FDA News

Janssen submits supplemental new drug application for Spravato

Husseini K. Manji, MD
Husseini K. Manji

The Janssen Pharmaceutical Companies of Johnson & Johnson has submitted a supplemental new drug application to the FDA seeking a new indication for Spravato CIII nasal spray for the rapid reduction of depressive symptoms in adults with major depressive disorder who have active suicidal ideation with intent.

According to a company release, the submission follows results from the phase 3 ASPIRE I and II trials. These trials demonstrated the safety and efficacy of Spravato (esketamine) vs. placebo nasal spray in this high-risk patient population when used in addition to comprehensive standard of care, which included newly initiated and/or optimized antidepressant therapy and initial hospitalization.

“This submission is a significant step in helping a vulnerable patient population by providing a potential treatment option to rapidly reduce symptoms of depression in adults with active suicidal ideation with intent, which constitutes a psychiatric emergency that requires immediate intervention,” Husseini K. Manji, MD, global head of the neuroscience therapeutic area, Janssen Research & Development, said in the release. “It extends our focus on severe manifestations of major depressive disorder beyond the current indication for treatment resistant depression.”

In August 2016, the FDA granted breakthrough therapy designation to esketamine nasal spray for major depressive disorder with imminent risk for suicide. It approved esketamine nasal spray, in conjunction with an oral antidepressant, for treatment-resistant depression in adults in March 2019.

According to data from both ASPIRE trials presented last month at the European College of Neuropsychopharmacology, both met their respective primary efficacy endpoint — a reduction in depressive symptoms at 24 hours after the first dose, as measured by the Montgomery-Åsberg Depression Rating Scale. In both studies, 84 mg of esketamine plus standard of care showed clinically meaningful and statistically significant superiority (P = .006) compared with placebo plus standard of care in rapidly reducing symptoms of major depressive disorder.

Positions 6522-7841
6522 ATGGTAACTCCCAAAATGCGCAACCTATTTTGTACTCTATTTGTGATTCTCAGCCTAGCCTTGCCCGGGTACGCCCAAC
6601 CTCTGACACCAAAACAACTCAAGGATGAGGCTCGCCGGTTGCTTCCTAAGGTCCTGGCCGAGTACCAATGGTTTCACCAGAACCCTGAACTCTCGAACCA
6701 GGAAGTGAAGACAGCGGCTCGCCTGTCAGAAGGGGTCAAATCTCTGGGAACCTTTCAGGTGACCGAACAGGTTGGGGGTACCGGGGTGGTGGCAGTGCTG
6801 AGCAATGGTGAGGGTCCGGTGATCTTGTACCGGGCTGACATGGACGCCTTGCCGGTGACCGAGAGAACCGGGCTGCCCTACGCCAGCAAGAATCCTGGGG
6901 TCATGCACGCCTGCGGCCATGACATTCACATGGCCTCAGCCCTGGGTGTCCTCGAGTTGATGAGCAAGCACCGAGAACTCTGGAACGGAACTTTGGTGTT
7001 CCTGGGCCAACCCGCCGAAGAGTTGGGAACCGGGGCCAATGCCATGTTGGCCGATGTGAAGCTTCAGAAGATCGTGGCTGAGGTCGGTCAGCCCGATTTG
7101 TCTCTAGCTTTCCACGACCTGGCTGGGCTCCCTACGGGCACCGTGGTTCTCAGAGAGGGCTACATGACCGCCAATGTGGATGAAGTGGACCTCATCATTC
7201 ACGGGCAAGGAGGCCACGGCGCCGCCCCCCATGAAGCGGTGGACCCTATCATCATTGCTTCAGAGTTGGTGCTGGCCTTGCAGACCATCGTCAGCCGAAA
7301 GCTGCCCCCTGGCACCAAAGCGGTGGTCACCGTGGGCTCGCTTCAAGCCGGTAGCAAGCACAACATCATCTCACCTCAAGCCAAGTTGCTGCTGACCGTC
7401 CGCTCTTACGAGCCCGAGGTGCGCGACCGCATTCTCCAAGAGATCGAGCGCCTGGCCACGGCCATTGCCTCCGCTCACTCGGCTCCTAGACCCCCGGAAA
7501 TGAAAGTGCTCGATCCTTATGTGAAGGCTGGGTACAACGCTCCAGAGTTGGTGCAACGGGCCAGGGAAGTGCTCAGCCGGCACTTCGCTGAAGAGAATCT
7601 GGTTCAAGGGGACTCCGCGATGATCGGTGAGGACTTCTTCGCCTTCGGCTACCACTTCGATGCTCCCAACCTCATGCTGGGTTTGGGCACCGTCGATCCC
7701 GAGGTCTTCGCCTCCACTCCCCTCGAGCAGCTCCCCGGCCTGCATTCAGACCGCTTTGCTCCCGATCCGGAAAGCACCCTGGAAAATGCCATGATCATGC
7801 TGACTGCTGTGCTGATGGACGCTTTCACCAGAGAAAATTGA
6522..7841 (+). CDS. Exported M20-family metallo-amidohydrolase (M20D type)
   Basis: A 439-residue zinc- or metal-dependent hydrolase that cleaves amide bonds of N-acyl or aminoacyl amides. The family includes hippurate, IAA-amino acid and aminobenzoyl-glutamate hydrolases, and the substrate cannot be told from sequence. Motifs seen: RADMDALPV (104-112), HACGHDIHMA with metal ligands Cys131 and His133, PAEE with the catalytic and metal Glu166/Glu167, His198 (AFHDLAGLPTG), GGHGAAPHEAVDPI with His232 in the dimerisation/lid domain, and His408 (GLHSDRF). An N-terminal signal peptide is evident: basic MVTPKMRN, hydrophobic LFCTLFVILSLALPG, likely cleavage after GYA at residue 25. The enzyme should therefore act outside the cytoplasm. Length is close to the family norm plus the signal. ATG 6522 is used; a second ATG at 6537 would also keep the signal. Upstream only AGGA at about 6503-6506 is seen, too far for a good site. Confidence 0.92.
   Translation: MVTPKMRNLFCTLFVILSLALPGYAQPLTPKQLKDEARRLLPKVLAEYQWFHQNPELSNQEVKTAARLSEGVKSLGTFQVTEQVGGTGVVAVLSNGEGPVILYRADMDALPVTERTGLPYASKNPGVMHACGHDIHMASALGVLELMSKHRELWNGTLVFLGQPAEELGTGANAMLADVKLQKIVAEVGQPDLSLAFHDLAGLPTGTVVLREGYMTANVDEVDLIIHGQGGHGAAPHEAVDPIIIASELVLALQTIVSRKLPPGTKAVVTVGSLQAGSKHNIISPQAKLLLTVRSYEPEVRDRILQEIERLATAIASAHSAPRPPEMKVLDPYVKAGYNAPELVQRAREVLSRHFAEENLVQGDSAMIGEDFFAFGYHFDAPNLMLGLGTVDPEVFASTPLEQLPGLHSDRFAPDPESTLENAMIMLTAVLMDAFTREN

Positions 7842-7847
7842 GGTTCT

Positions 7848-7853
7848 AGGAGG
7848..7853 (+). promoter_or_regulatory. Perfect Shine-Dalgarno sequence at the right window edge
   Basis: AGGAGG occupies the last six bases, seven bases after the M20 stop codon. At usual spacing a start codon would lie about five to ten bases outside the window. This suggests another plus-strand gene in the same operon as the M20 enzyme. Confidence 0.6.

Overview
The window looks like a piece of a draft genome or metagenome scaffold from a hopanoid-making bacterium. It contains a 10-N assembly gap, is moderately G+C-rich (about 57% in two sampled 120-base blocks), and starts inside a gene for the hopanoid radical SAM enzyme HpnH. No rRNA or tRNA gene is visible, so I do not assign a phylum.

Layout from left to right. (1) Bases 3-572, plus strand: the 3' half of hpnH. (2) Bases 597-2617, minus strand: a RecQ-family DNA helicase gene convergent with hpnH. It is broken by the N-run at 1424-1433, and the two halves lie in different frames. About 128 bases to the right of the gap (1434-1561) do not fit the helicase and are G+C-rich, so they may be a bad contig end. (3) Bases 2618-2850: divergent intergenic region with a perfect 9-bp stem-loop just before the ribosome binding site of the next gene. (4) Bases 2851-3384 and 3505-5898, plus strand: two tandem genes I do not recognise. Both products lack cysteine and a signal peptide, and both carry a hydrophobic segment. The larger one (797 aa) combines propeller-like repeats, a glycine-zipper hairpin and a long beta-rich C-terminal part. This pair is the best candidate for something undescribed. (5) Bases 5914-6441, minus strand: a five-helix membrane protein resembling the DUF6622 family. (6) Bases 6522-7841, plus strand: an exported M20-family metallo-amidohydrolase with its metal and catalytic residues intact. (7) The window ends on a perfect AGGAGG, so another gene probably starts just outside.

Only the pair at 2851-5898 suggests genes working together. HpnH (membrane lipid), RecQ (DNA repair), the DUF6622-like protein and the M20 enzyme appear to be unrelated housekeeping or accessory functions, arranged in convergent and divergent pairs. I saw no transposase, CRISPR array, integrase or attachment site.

For the secondary endpoint of suicidality, the treatment difference between the esketamine and placebo groups was not statistically significant, according to the release.

Disclosures: Manji is an employee of Janssen.

Husseini K. Manji, MD
Husseini K. Manji

The Janssen Pharmaceutical Companies of Johnson & Johnson has submitted a supplemental new drug application to the FDA seeking a new indication for Spravato CIII nasal spray for the rapid reduction of depressive symptoms in adults with major depressive disorder who have active suicidal ideation with intent.

According to a company release, the submission follows results from the phase 3 ASPIRE I and II trials. These trials demonstrated the safety and efficacy of Spravato (esketamine) vs. placebo nasal spray in this high-risk patient population when used in addition to comprehensive standard of care, which included newly initiated and/or optimized antidepressant therapy and initial hospitalization.

“This submission is a significant step in helping a vulnerable patient population by providing a potential treatment option to rapidly reduce symptoms of depression in adults with active suicidal ideation with intent, which constitutes a psychiatric emergency that requires immediate intervention,” Husseini K. Manji, MD, global head of the neuroscience therapeutic area, Janssen Research & Development, said in the release. “It extends our focus on severe manifestations of major depressive disorder beyond the current indication for treatment resistant depression.”

In August 2016, the FDA granted breakthrough therapy designation to esketamine nasal spray for major depressive disorder with imminent risk for suicide. It approved esketamine nasal spray, in conjunction with an oral antidepressant, for treatment-resistant depression in adults in March 2019.

According to data from both ASPIRE trials presented last month at the European College of Neuropsychopharmacology, both met their respective primary efficacy endpoint — a reduction in depressive symptoms at 24 hours after the first dose, as measured by the Montgomery-Åsberg Depression Rating Scale. In both studies, 84 mg of esketamine plus standard of care showed clinically meaningful and statistically significant superiority (P = .006) compared with placebo plus standard of care in rapidly reducing symptoms of major depressive disorder.

For the secondary endpoint of suicidality, the treatment difference between the esketamine and placebo groups was not statistically significant, according to the release.

Disclosures: Manji is an employee of Janssen.